The tricky world of the trade in trusts

This where fortune favours the cautious, says Tony Lyons. But you can have fun on the rollercoaster, if you can afford to fall
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The Independent Online

One person's investment strategy can be pure speculation to another. It all depends on our attitude is to risk. Never forget, there maybe big gains to be made from equities, even in poor markets, the higher the risk, the greater the gain - and possible loss.

One person's investment strategy can be pure speculation to another. It all depends on our attitude is to risk. Never forget, there maybe big gains to be made from equities, even in poor markets, the higher the risk, the greater the gain - and possible loss.

In the short- to medium-term, investment trusts "are normally higher risk or more speculative than unit trusts or OEICs" says Justin Modray of Chase de Vere. "Their prices tend to be more volatile. Most of our clients are conservative, wanting lower risks with other types of investments."

Normally, speculation means maximising short- term gains. Roddy Kohn of Kohn Cougar, says: "Most independent financial advisers don't like speculation. But it does suit those who are happy to take high risks."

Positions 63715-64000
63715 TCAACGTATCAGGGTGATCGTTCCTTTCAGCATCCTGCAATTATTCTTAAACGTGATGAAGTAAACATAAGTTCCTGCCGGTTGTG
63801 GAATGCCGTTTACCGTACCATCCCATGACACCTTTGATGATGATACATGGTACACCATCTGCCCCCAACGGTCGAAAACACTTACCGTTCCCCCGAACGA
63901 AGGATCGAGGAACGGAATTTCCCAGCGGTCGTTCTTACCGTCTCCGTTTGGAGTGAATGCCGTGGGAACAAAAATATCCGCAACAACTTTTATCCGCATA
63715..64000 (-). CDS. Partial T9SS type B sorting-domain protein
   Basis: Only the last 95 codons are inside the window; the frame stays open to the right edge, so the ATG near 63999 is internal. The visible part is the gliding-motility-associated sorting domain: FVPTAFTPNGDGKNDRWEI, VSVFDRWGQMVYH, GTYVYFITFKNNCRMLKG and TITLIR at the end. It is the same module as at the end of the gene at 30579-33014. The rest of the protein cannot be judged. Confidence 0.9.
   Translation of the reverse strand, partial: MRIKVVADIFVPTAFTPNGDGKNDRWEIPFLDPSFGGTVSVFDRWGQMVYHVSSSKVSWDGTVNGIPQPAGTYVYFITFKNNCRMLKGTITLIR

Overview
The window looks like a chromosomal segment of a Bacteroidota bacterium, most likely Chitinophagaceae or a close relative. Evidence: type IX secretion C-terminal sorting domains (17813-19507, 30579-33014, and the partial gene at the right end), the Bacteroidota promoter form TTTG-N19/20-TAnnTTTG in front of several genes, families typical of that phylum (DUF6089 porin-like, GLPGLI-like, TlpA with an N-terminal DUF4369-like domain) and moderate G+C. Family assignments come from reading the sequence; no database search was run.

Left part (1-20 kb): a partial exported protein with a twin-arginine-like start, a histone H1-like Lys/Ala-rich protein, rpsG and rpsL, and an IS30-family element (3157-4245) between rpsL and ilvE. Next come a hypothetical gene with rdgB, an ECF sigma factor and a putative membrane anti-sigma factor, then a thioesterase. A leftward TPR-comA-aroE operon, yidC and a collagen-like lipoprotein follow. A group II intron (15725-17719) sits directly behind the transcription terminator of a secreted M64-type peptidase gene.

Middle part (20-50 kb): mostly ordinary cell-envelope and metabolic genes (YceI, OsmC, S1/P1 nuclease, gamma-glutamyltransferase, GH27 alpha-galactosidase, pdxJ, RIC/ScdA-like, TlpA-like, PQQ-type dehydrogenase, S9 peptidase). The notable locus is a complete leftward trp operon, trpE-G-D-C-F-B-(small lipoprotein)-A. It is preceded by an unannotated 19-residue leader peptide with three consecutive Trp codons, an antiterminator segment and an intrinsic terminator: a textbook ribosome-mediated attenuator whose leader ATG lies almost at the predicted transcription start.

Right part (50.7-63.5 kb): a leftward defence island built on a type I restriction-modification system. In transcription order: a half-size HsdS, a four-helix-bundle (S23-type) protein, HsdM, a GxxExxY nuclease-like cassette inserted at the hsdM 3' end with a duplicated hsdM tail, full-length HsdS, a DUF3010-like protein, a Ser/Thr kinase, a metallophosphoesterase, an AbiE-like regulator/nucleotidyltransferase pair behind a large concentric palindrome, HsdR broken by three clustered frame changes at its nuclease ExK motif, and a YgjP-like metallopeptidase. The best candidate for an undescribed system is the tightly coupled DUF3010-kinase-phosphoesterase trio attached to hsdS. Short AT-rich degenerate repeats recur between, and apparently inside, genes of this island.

So if you want a more than usual exciting strategy, consider the investment trust sector. And run-of-the-mill trusts can be more rewarding than other pooled investments.

Most investment trusts use gearing. This means they borrow money to buy shares in the hope of making even greater returns. "Then there is the discount" adds Justin Modray. "Most trusts are traded in the market at a price lower than net asset value. If a particular fund comes into favour, with demand for its shares increasing, this discount can narrow, or even go to a premium, giving the investor a better return.

"Mind, if it falls out of favour, as has happened to many trusts, the discounts can widen even more."

The sector contains funds that can give you everything from a smooth, almost risk-free investment with zero dividend preference shares to a white-knuckle ride if you invest in split capital shares or warrants.

At the very high risk end of the market are warrants. Attracting no dividends, they are issued by trusts to raise additional capital. These give the holder the right convert into shares at a fixed price, the exercise price, at a specific date or period.

Warrants are traded the same way as ordinary shares, but rarely, and usually on a matched bargain basis. That means they often do not have a market marker, just a dealer who matches sellers with buyers.

They often have large spreads between buying and selling price, but cost a fraction of the share price and are much more highly geared. Because of this, the gains can be enormous. If an investment trust goes out of favour, its price will drop and the price of its warrants can plummet. If it suddenly returns to favour, the warrant price can rocket. Kim North of Pretty Financial says: "Warrants effectively give you gearing on top of gearing and are incredibly speculative."